There are various reasons for it: a sense of alienation and exile in a strange land, and attempts to preserve one's own pride and dignity in preserving one's culture and traditions.
Culture plays a significant role in one's life. Shared beliefs, values, behavior and a way of living give a sense of belonging and a sense of community to a person. To a person living in a foreign country where exists a different mainstream culture, his own culture becomes even more important. It is to overcome the sense of strangeness and alienation in the different land, even he himself does not consciously recognize it.
What is however interesting is: when these same people return to their native land, usually they try to follow the mannerisms of the people of that foreign country they were living in. Whereas they were feeling a sense of inferiority ( if one might say it) in that foreign country, a sense of superiority tend to mark their behavior after their return to their native land. They become, in the process, displaced and discontented human beings.
I often visit San Jose in California, USA where my both children are settled and have seen that there are many Hindu Temples like Shri Siddhi Vinayaka Cultural Center, Sunnyvale Hindu Temple, Fremont Hindu Temple, Balaji Temple etc. The people here observe all festivals - not only Holi and Diwali like festivals but religious festivals like Karwa Chauth, Navratri, Ganesh Chaturthi etc. also.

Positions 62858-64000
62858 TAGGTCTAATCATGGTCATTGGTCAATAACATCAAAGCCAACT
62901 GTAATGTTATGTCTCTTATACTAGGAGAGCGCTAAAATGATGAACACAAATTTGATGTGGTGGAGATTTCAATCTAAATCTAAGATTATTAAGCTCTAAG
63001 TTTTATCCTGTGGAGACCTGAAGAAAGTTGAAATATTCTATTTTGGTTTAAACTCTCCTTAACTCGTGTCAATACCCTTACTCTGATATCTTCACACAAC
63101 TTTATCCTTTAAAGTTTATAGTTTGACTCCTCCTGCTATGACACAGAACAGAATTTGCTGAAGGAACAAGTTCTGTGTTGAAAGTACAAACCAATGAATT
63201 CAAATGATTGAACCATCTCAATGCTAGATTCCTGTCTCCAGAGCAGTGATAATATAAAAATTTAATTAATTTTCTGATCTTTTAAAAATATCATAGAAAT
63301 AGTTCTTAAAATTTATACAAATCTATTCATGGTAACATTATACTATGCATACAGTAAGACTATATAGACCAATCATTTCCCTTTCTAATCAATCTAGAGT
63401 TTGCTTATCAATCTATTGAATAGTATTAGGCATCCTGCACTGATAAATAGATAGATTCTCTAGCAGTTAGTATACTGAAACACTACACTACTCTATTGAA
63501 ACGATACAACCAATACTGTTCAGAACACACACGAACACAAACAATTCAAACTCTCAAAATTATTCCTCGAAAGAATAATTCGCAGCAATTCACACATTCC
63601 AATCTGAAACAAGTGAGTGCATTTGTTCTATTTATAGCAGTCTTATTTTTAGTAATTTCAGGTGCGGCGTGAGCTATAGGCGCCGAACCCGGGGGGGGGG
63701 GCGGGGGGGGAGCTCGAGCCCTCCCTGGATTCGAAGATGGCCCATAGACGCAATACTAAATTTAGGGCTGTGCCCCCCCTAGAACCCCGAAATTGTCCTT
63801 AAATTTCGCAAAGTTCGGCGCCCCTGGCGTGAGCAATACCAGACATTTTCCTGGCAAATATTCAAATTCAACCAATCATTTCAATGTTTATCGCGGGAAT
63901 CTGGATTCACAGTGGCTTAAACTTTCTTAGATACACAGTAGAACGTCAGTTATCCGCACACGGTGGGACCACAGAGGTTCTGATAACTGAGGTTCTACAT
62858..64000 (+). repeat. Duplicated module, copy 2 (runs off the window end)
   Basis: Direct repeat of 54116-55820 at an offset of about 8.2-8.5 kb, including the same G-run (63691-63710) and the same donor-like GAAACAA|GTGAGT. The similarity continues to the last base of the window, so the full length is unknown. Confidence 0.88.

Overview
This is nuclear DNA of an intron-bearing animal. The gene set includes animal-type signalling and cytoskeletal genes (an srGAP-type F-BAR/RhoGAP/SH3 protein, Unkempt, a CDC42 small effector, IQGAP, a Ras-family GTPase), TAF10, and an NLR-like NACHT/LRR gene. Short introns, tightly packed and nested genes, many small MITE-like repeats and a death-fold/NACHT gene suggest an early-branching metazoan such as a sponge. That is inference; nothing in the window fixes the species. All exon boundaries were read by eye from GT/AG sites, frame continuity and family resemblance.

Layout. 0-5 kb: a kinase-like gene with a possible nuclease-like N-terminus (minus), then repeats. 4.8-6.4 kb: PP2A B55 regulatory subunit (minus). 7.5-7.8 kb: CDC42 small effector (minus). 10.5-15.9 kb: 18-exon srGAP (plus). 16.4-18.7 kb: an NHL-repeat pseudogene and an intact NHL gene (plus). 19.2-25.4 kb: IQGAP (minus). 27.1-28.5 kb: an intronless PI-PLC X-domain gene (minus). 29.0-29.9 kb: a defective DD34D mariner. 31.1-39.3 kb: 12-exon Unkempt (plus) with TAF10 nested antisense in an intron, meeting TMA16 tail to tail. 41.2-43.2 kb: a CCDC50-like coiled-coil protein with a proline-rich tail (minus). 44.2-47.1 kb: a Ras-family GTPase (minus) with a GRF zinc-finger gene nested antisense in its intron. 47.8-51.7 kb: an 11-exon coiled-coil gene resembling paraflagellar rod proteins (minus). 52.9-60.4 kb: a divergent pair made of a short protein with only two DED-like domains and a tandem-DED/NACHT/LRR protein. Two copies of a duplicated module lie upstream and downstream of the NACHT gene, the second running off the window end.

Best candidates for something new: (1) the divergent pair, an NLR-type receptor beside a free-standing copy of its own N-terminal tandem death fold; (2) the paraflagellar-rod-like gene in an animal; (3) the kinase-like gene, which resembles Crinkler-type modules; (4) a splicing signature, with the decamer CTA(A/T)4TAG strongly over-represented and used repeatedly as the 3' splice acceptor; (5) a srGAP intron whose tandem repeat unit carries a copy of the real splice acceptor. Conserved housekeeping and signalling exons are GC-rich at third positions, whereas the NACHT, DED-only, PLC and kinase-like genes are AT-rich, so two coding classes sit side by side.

Often festivals are celebrated at community level on next weekend instead of on the day of festival itself. Holi celebration in the campus of the Stanford University is most famous in this area.
As far as cow dung cakes are concerned, the same are available online in India also on portals like Amazon and eBay etc. Some buyers ask for gift wrapping also of cow dung cakes.
Let us encourage each other in sharing knowledge.
The migrant people have a sense of detachment and possible guilt/yearning that they could not visit a temple, they could not do a pooja, they cannot have a physical place of faith wherein they can seek spiritual solace.
So, in short what is at plenty here in India,is short overseas. Hence to have 'a link' a bond' with Indian traditions the migrants have huge temples, halls built. In Birmingham, England, the Balaji temple would be crowded with Indians, naming and head tonsuring ceremonies would be linked for the families to see in India, residential programmes for students in vedic life would be conducted. In Eastham area of London, there are so many temples, that many Hindus feel at home.
In Neasden the Swaminarayan temple is a famous place for Indians to congregate, any visit to the Welmbey Stadium who automatically mean a visit to the temple in the morning or early evenings.
Today I read in what's up that many of us crying and longing for homely food only when we happened to eat hotel food.